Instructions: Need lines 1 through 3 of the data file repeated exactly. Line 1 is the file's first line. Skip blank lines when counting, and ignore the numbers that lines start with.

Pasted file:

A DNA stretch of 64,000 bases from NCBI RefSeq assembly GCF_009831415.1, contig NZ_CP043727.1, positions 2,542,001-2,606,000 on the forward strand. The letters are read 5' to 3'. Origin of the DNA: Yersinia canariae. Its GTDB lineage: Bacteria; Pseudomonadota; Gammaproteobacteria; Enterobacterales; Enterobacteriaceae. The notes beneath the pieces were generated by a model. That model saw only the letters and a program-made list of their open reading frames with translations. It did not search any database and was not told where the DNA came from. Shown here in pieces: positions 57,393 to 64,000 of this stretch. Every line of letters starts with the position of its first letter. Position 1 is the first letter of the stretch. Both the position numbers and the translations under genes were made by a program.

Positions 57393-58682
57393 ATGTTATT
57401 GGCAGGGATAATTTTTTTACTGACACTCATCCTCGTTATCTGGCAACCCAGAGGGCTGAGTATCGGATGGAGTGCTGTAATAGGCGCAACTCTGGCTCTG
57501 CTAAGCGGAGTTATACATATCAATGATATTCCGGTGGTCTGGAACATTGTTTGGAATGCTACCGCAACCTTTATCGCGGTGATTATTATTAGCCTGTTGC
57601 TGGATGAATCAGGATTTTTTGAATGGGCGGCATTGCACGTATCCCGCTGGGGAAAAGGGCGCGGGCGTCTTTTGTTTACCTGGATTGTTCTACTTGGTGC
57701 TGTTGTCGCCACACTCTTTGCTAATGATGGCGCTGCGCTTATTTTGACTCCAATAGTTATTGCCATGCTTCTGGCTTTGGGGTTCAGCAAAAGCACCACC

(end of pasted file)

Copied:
A DNA stretch of 64,000 bases from NCBI RefSeq assembly GCF_009831415.1, contig NZ_CP043727.1, positions 2,542,001-2,606,000 on the forward strand. The letters are read 5' to 3'. Origin of the DNA: Yersinia canariae. Its GTDB lineage: Bacteria; Pseudomonadota; Gammaproteobacteria; Enterobacterales; Enterobacteriaceae. The notes beneath the pieces were generated by a model. That model saw only the letters and a program-made list of their open reading frames with translations. It did not search any database and was not told where the DNA came from. Shown here in pieces: positions 57,393 to 64,000 of this stretch. Every line of letters starts with the position of its first letter. Position 1 is the first letter of the stretch. Both the position numbers and the translations under genes were made by a program.

Positions 57393-58682
57393 ATGTTATT